During the summer of 1881, W. L. Challis selecting a fine, natural site, in Capioma Township, erected a four-story mill with stone basement, in which he placed an engine of one hundred horse-power, and four sets of burrs. This mill, placed in the charge of J. W. Burt as manager, at once became so far popular as to constitute a nucleus around which a little settlement formed, given by the proprietors the name of Woodlawn. A store building was erected, in which was placed a stock of general merchandise, by W. N. Taylor. A private post- office was established early in 1881, converted to a government office, with Paul Challis as postmaster in 1882. A drug store was opened by Dr. J. B. West, and a hotel of nine rooms thrown open to the traveling public, by Albert Yost. The second floor of Taylor's Store Building is fitted up as a public auditorium, known as Woodlawn Hall. Situated as it is, about an equal distance from Wetmore and from Sabetha, and too far from either to interfere with the moderate growth which it asks, Woodlawn has, undoubtedly, unlike so many of its neighbors, a permanent lease of life.
Woodlawn, a hamlet of Nemaha county, is located in Capioma town- ship, 14 miles southeast of Seneca, the county seat, and 11 miles from Sabetha, from which place it receives mail. Woodlawn was started in 1881 by W. L. Challis, who erected a four-story mill fully equipped with machinery, which became so popular that it became the nucleus around
John N. Humphrey, senior member of the firm, was born in Pendleton county, Kentucky, December 2, 1875, and is a son of Hiram P. and Nancy (Price) Humphrey, who are the parents of six children, as follows : Minnie, wife of N. C. Hurst, living in Kentucky ; John N., the subject of this review; Lydia, wife of S. E. Muse, Enterprise, Miss.; Edgar, born December 4, 1882, in Fleming county, Kentucky ; Huff, twin brother of Edgar; Mattie, wife of H. P. Muse, Enterprise, Miss.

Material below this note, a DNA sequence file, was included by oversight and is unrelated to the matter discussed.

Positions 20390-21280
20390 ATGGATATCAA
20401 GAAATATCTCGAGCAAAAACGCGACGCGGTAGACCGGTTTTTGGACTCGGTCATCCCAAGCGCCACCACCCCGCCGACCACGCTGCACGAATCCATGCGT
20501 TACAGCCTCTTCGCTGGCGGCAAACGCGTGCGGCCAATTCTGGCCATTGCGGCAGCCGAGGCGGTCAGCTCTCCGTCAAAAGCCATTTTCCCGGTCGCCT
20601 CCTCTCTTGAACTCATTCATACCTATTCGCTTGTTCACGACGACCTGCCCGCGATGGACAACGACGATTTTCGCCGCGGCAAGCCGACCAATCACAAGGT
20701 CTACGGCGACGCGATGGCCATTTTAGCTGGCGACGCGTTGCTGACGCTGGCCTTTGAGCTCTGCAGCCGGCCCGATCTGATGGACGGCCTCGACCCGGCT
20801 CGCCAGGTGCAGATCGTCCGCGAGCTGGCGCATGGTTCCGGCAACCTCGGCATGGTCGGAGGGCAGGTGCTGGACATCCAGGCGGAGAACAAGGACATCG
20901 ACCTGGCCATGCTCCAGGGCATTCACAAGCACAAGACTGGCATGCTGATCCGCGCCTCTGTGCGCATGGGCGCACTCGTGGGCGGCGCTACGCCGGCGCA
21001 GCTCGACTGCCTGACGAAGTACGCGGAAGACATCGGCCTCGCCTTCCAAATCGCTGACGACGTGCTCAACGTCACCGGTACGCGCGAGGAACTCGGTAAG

Hiram P. Humphrey, the father, was born in Harrison county, Kentucky, January 11, 1849, and was reared to farm life. In 1878 he located in Fleming county, Kentucky, and worked at his trade and farmed until his retirement from active work in 191 5. He was a son of Emanuel Humphrey, a native of Culpepper county, Virginia, who was a son of Gilford Humphrey. The mother of this family was born in Harrison county, Kentucky, December 4, 1847, and her marriage with Mr. Humphrey occurred in 1871. She died April 24, 1892. Mr. and Mrs. Humphrey were members of the Christian Church.
John N. Humphrey was reared on the home farm of the family in Kentucky and began as clerk in a general store in 1901 at Plummer's Landing, in Kentucky. He resigned his situation after a service of four years and four months, and, in partnership with his brothers, Edgar and Huff, purchased a lumber mill in Rowan count)^ Kentucky. They operated this mill for four years, and in 1910, sold out and came to Wood- lawn, Kans., and purchased the general store, which they are now conducting with signal success. Mr. Humphery is a Republican in politics and is a member of the Independent Order of Odd Fellows.